Introduction: Hot Pipe Wood Bending
I've always been intrigued by bent wood. However, I can't afford a steamer nor do I have space to store a steam box. I came across this technique in an old issue of American Woodworker (now shared online here). Instead of placing your wood inside a steam box, you soak your wood overnight then create steam inside the wood by the use of a heated pipe. It's a quick process that produces surprisingly great results.
If your already have a torch and scrap wood, you have 90% of the required materials for this hot pipe bending jig.
Step 1: Tools and Materials
Step 2: Remove Pant From Pipe
Using some sandpaper remove the paint from the black iron pipe. To be safe, I'd suggest not using galvanized pipe for this application as if it is heated too hot, it can release toxic fumes. For this process your pipe should never get hot enough to produce these toxic fumes; but again, just to be safe.
Step 3: Create Torch Rest
Cut pieces for the torch rest from scrap wood. I had some old MDF tha had been run over by my car (notice the tire marks). Secure the supports in place with screws.
Step 4: Cut Front Support and Position Hole
Cut a hole in the center of the front board two inches from the top. This will be where the end of your torch comes through. Position the front and secure in place.
Step 5: Attach Flange and Pipe
Using machine screws and t-nuts, attach the flange in place. I opted for this instead of wood screws because I didn't want them to tear out over time. I was missing one t-nut but I will add that in place later.
Step 6: PVC Torch Clip
Cut a ring from a piece of 4 in. PVC. Cut about one fourth of the ring away. Cut the profile on a piece of scrap wood that fits in between the supports then attach it to the jig with screws.
Step 7: Setup
Clamp the jig to your workbench, you don't want a hot pipe and torch to fall or move while using it.
You want the temperature to be as low as it can be with propane. The flame should just be coming out the end of the pipe as shown in the second picture. If it's loud and shooting straight out the end of the pipe, it's going to be too hot and will burn the wood.
Step 8: Bend Wood
Soak the piece of wood you are interested in bending overnight. I haven't tried anything over about 1/8 in. thick. Press the wood against the hot pipe. After a few seconds you should feel the wood weaken and start bending. Remove the wood from the pipe every 5-10 seconds and dip or spray the wood with water. This will introduce more moisture in the wood and keep it from burning. Bend the wood to whatever shape you like or need. I bend this piece of walnut into two loops. I was surprised at the ease and efficacy of this process.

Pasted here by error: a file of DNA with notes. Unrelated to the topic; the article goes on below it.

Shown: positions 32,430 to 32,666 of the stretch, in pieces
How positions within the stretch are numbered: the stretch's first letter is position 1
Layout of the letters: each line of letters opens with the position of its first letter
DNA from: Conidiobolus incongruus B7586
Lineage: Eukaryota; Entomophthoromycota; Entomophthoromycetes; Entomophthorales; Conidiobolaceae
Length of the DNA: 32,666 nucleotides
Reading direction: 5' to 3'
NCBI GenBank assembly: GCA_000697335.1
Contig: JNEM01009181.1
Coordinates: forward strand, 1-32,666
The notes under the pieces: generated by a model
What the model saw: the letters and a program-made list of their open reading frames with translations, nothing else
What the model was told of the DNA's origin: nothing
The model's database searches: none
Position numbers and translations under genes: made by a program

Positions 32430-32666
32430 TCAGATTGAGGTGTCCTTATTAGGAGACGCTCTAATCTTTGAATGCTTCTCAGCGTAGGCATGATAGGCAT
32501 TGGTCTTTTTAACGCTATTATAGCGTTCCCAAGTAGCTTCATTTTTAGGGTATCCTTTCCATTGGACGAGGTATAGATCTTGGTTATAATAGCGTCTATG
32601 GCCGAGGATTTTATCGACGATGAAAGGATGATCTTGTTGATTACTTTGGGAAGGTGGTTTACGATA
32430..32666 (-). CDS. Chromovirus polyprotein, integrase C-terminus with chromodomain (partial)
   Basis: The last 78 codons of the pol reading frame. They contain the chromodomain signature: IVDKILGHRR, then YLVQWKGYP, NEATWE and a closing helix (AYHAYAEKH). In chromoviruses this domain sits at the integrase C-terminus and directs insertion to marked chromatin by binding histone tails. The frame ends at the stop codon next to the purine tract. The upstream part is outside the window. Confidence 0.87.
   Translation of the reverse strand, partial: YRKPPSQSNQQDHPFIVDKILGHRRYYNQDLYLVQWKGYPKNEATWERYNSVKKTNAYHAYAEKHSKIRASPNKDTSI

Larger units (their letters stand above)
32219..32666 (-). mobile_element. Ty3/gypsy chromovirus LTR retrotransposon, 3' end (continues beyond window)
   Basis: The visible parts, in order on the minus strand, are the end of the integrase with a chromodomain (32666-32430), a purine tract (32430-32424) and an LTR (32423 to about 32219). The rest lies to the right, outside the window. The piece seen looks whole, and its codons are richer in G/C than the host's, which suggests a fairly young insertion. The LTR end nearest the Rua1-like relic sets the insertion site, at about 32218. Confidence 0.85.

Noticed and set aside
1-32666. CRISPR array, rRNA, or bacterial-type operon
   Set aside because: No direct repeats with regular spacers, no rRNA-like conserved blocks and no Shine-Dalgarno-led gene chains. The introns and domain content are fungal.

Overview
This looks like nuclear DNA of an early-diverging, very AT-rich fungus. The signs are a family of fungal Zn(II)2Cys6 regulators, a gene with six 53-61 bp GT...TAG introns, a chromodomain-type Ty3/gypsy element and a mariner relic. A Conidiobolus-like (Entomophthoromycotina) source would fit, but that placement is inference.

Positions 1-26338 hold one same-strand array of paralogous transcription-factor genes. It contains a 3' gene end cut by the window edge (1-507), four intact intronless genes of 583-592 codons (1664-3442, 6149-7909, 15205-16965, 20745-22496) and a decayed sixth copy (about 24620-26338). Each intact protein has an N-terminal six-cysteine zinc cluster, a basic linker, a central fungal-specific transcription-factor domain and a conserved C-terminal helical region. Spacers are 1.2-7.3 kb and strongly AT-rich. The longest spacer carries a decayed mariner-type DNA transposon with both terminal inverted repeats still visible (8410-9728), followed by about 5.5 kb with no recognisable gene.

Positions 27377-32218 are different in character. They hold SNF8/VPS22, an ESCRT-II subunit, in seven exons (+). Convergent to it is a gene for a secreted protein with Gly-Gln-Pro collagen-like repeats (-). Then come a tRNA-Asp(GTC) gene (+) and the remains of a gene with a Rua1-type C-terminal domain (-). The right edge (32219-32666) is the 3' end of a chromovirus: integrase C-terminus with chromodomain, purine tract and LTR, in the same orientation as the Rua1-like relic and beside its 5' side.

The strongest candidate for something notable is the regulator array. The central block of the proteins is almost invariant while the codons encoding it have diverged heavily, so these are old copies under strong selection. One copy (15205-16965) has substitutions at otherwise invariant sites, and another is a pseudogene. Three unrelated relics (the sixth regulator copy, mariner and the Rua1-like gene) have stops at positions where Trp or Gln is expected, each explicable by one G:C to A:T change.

What bent wood projects have you created? Have you tried hot pipe bending before? Share your stories in the comments!
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Please be positive and constructive.
you might use an bicycle water bottle holder in place of the PVC. They are readily available in metal or plastic, and frequently discarded or found for free at local bike shops
With the flame shooting right through the tube, isn't most of your heat going to go out the end of the pipe? Have you given any thought to making this more efficient or is that unnecessary?
A suggestion might be to put a cap on the end of the tube, yet drill some tiny vent holes on the underside of the tube, to let vapors escape.
You could cap off the end, but I'd be worried about where the burt gas is going. Along with that, you don't want to keep all the heat from the torch as propane with a blue flame can get upwards of 2000 degrees F and that's too hot for this purpose.
What is the tightest bend you can make
It would be the radius of the pipe being used. I'm not sure what the limitations of the wood are however.
First....excellent project! I have an idea for an art piece that requires, for ease of explanation, a series of slats bent into shape and attached to a flat piece of wood, to resemble a rib cage. This appears to be just what I was looking for, because I, too, didn't want to invest in, nor store, a steamer.
My questions are....
- Has anyone tried thicker wood? I could try myself, obviously, but I find a lot of value in learning from others...or their mistakes. :)
- I guess
- Has anyone tried using thicker wood? I guess I could find out for myself, but learning from others (or even their mistakes) has a lot of value.
- I guess that, if a wood as hard as maple bent that well, softer species would be at least as easy? I've never steamed wood, so I don't have the answer at hand.
- Are heavy gloves a good idea for handling the wood while working it?
Again, thanks a lot for this great idea!!
I haven't tried anything thicker than about 1/8 in. so I can't say how well it would work for thicker woods.
I didn't use gloves and you shouldn't need any unless you are afraid you might touch the pipe.
I've only ever bent walnut with this so I can't say what the efficacy with other woods would be.
FIrst...yes, I know it was walnut, and not maple.
Second...sorry about the formatting error. The scrolling of this page leaves a little to be desired.